Four days before the end of the Bangladesh war, on Sunday, December 12, 1971, a group of Pakistani officers came together at Dhaka’s presidential residence.
They knew they were about to lose the war: Indian Prime Minister Indira Gandhi had intervened on Bangladesh’s behalf, and the Indian army was advancing on the capital.
Deciding to hobble the nation they could no longer prevent, the officers put together the names of 250 people to be arrested and killed: journalists, artists, doctors, and university professors. The arrests were made on Monday and Tuesday by marked bands of extreme right-wing collaborators belonging to an organisation called Al-Badr Razakar.
Then, on the evening of December 14, hours before the official surrender was signed, the victims were taken in groups to the outskirts of the city, where they were executed.
My grandfather, once a prominent political dissident, was in his 70s by then, and had already spent almost a decade of his life in Pakistani jails. Upon hearing of the arrests, he went into hiding, and escaped. But hundreds of other intellectuals were not so lucky.
They were shot into a mass grave in a place called Rayerbazaar, only discovered a few days after independence.
Photographs and newsreels of that time show the families of the victims standing around a wide ditch, staring in disbelief at the bodies strewn within.
During those nine months in 1971, the world watched while the Pakistani army conducted a campaign of mass murder, rape and ethnic cleansing against an unarmed civilian population. In the name of religious unity, they killed up to 3 million people, displaced another 10 million into India, and are alleged to have raped hundreds of thousands of women.
This year marks the 40th anniversary of the independence of Bangladesh, and the country has come a long way. Born out of that brutal war of secession, battered by floods, cyclones, coups and political assassinations, it was once a country that had little chance of surviving. Against all odds, Bangladesh has not only survived, but flourished.
It’s gone from an aid-dependent country to one that has enjoyed 5-6 % growth over the last three years. It has a vibrant women’s movement, a functioning democracy, a free press, and a track record of investing in health and education. You only have to visit Dhaka to get a sense of the pace of change and transformation.
The indisputable heroes of Bangladesh are its farmers. Though the population has doubled in the last 40 years, the agricultural sector has been able to keep up, and through one natural disaster after another, the farmers have produced crop after bumper crop.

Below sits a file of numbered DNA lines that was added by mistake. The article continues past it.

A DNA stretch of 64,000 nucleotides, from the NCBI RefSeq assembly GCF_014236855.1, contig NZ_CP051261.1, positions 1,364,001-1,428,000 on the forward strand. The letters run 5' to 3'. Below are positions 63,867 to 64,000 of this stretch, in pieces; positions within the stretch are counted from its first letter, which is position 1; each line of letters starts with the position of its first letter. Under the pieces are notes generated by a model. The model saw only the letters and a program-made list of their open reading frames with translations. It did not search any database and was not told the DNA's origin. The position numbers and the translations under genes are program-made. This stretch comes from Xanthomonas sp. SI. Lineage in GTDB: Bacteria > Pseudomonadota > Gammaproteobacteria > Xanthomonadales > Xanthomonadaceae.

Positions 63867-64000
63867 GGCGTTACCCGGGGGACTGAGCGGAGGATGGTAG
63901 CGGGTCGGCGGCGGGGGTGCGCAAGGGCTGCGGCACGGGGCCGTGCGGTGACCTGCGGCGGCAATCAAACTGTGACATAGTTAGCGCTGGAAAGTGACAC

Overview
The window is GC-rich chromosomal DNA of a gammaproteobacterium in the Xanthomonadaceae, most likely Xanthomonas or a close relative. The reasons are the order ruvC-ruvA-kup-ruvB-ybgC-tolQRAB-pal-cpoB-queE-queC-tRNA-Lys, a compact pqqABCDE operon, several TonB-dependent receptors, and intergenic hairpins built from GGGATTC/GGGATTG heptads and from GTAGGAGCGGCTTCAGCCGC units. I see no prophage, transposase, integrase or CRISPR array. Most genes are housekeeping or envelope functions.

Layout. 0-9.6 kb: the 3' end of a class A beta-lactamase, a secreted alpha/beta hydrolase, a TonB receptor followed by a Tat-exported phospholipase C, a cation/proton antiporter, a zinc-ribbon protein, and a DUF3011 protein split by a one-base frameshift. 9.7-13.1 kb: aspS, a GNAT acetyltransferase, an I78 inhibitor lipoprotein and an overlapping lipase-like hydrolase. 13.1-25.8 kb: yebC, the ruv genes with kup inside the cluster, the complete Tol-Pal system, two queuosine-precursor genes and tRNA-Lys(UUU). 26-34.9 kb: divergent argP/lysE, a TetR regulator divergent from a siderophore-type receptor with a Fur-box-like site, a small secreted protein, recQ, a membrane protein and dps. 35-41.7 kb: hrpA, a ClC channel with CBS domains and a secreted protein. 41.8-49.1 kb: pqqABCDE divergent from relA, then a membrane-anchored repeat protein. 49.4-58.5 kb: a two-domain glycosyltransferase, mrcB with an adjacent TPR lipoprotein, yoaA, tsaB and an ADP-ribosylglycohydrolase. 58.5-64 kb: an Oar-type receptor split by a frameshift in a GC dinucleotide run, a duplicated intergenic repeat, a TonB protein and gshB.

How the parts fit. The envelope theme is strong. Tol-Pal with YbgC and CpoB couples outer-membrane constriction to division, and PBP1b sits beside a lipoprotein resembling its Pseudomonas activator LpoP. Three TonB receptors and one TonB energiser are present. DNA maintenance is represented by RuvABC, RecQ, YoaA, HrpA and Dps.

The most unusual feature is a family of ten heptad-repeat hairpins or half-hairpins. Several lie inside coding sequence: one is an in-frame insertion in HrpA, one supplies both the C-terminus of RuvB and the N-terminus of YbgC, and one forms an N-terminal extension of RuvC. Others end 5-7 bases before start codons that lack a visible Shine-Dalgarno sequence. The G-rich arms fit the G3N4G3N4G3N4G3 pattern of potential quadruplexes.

Also crucial to Bangladesh’s success are the men and women who have left the country to seek their fortunes abroad. They send home approximately $ 10 billion a year, outstripping all other contributions to the country’s GDP. Add to that the success of the readymade garment industry, and you can explain the glossy shopping malls and boutiques that have sprouted all over the cities.
Progress and stability were hard won. The first decade of the country saw a series of unstable governments and the murders of Sheikh Mujibur Rahman and General Ziaur Rahman, two of its best known and beloved politicians.
Their deaths were followed by the nine-year dictatorship of Hossain Mohammad Ershad, appearing to confirm the suspicion that democracy could not flourish in a country with so many other problems. But in 1990, a popular movement not unlike the ones we are witnessing in West Asia today ousted Ershad. Democracy was restored, and there have been four successful parliamentary elections in the last two decades.
In 2008, the Awami League, led by Sheikh Mujib’s daughter Sheikh Hasina, won a landslide electoral victory. The party campaigned on a platform of secularism and progressive politics, reversing decades of political pandering to far right groups. Last year, the Supreme Court restored Bangladesh to its status as a secular republic.
Soon thereafter, the high court declared that fatwas were illegal. Harkatul Jihad, the terrorist organisation that had been behind a spate of suicide bombings in 2005, was outlawed.
But most importantly, after waiting for four long decades, the victims of the 1971 genocide are finally getting justice. Last year, an international war crimes tribunal was set up, and prosecutors have begun collecting evidence of rapes, killings and arson in preparation for war crimes trials expected to take place later this year.
Arrest warrants have been issued against five members of far right Islamist party, Jamaat-e-Islami, which is accused of siding with the Pakistani army during the war.
Pakistan has never officially apologised to Bangladesh, and the 1974 Delhi treaty has prevented Bangladesh from charging the soldiers and officers responsible for orchestrating the genocide. But their local collaborators, including the ones who participated in the killing of intellectuals on December 14, have thus far been free to remain citizens of Bangladesh, to run for office, and, in some cases, to brag about their past as razakars.
With the tribunal, this culture of impunity may finally come to an end. In dealing with the deep wounds of the past, Bangladesh may find a way forward as a progressive, secular nation.
Tahmima Anam is the author of
A Golden Age and her novel The Good Muslim will be published by Penguin Books India in May
The views expressed by the author are personal